BU Today


Climbing to a position of authority

Crux Program teaches leadership and rock climbing skills

The Crux Program uses rock climbing to teach leadership skills.

Ben Anderson was beginning to breathe hard. He was 30 feet off the ground, his toes pressed hard against a foothold shaped like a tiny drumlin, his sweaty fingers clinging to a slender handhold 2 feet above his right shoulder. The only thing keeping him on the wall, and keeping him from panicking, was the belaying rope that led to the steady hands of his teammate on the ground. That, Anderson knew, was lesson one of the Crux Program, a joint effort between the BU Sargent Center (BUSC) and the Student Activities Office (SAO) designed to teach the basics of team building, with a little rock climbing thrown in.

Anderson (CAS’07) is one of five students who participated in four two-hour Wednesday sessions in February of a pilot project to develop their leadership potential, which culminated in their ascent of the Barreca climbing wall at the Fitness and Recreation Center. “On the last climb,” he says, “we were challenged to climb blindfolded. It was pretty difficult, but I made it the top with the help of the team below.”

The student leaders were invited by the SAO to take part in the program, which is the latest offering from the BUSC, an outdoor education and conference facility in Peterborough, N.H., that typically offers its programs in leadership and team building — as well as recreation and leisure opportunities — on the center’s 700 acres of woodlands and meadows. For this course, however, program coordinators decided to take their expertise down south.

“The Sargent Center developed what we call the Charles River Team, an outreach program to integrate our campus with the Charles River Campus in a number of ways,” says Robert Rubendall, director of the BUSC. “We built some environmental research infrastructure here to support this kind of activity for students and professors, but there is always going to be this two-hour distance barrier between Boston and Peterborough, so we decided to bring some of our educational opportunities down to Boston.”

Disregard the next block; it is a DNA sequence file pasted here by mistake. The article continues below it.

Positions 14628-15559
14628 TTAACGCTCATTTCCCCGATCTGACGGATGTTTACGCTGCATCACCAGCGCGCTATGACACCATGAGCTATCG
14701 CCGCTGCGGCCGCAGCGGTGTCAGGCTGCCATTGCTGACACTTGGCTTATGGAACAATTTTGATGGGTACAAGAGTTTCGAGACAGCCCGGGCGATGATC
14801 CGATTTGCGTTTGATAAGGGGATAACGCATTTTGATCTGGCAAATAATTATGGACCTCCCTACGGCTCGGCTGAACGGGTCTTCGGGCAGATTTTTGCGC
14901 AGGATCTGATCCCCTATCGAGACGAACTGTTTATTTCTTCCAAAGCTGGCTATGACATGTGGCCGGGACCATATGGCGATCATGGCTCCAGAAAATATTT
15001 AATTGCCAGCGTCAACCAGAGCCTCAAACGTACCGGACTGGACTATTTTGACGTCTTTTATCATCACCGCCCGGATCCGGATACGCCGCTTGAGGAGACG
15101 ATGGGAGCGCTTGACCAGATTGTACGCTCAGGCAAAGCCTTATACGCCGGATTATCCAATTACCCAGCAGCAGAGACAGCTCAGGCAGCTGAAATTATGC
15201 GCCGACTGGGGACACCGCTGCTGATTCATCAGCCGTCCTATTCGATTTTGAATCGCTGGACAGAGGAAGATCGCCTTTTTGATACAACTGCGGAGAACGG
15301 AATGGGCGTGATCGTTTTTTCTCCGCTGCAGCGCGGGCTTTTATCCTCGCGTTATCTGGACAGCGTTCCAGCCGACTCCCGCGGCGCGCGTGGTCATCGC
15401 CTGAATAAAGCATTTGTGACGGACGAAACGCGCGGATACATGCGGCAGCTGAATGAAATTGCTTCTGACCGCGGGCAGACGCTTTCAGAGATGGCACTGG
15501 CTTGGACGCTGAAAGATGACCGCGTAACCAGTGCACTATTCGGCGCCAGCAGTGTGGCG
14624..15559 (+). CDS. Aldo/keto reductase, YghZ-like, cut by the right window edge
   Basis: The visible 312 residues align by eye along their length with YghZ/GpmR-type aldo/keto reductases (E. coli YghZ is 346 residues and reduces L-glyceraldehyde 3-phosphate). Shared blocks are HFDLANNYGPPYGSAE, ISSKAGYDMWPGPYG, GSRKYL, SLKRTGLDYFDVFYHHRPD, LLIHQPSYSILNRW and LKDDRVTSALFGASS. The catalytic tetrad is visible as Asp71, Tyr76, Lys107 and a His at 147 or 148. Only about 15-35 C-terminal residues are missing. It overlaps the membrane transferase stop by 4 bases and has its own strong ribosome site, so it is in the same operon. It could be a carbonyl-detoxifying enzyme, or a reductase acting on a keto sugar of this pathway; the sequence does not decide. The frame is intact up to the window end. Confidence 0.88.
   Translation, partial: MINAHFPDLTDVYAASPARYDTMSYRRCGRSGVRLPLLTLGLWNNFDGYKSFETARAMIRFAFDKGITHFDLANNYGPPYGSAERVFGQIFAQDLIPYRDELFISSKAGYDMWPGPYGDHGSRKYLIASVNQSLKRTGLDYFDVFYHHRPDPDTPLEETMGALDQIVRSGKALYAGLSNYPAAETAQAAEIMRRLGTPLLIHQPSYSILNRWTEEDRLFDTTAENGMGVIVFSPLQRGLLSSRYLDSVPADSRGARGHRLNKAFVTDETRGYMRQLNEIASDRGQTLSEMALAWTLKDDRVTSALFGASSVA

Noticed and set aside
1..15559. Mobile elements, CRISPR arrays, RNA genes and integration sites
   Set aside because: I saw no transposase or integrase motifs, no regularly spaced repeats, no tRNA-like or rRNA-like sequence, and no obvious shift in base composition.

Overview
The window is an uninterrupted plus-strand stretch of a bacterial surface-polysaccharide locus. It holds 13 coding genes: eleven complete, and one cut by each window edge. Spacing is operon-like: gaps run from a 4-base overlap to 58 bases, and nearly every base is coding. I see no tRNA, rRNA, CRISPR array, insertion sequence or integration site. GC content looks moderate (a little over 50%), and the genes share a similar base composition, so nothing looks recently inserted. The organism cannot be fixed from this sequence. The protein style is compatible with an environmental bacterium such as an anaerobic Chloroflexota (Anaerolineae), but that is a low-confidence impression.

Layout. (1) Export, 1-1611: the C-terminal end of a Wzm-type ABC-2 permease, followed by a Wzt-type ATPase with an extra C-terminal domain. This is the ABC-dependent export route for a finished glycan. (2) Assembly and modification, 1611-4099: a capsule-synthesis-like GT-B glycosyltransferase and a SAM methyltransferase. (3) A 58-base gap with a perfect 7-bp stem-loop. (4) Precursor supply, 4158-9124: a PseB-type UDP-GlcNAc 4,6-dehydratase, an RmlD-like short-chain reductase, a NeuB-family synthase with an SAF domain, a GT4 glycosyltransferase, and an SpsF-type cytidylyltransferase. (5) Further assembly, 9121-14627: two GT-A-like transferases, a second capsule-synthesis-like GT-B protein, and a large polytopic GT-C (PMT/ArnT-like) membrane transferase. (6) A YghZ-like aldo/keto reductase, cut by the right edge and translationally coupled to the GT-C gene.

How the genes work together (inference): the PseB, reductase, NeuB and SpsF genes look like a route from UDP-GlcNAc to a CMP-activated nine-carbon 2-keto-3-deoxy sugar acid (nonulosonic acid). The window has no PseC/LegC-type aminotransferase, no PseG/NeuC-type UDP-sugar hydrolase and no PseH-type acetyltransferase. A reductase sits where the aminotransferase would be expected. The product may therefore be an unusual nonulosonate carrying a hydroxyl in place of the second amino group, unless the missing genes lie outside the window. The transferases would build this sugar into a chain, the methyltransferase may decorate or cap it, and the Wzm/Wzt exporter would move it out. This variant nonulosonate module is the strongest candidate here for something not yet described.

The Crux Program takes its name from a term that describes the most challenging portion of a rock-climbing route. “It’s the definitive move in the climb,” says Rubendall. After the crux move, everything falls into place and the summit can be conquered.

Paul Hutchinson, assistant conference coordinator for the BUSC, says the Crux Program began to develop last fall after he and Rubendall talked with the SAO about offering students a leadership program. “We wanted to reach out to students who are on the verge of becoming student leaders and provide them with the tools to take that extra step,” he says. “We found that it would be a great way to connect with student organizations on campus who might not be able to come up to New Hampshire.”

Anderson, a St. Louis native who works as a YMCA camp counselor during the summer, says the Crux Program gave him an opportunity to learn about leadership styles and how to manage a group efficiently. “They put us though team-building games,” he says. “They challenged our perceptions of the roles people play in stressful situations.”

Anderson, who is also an ambassador for the BU Office of Admissions Student Diversity Board, says the most difficult part of the program was trying to climb under the climbing wall’s “bridge” arch. “After falling a lot,” he says, “I moved onto something a little less advanced.”
Hutchinson says that the climbing wall session was the keystone of the program. “It was a powerful experience at the end,” he says. “It brought everyone together.”

The BUSC Charles River Team is developing more programs in the Boston area for students, including outdoor activities such as sea kayaking and a GPS Geocaching Challenge, a treasure hunt that involves the use of a Global Positioning System receiver. Hutchinson says that the team will also continue to offer the Crux Program. “The students’ response was extremely positive,” he says.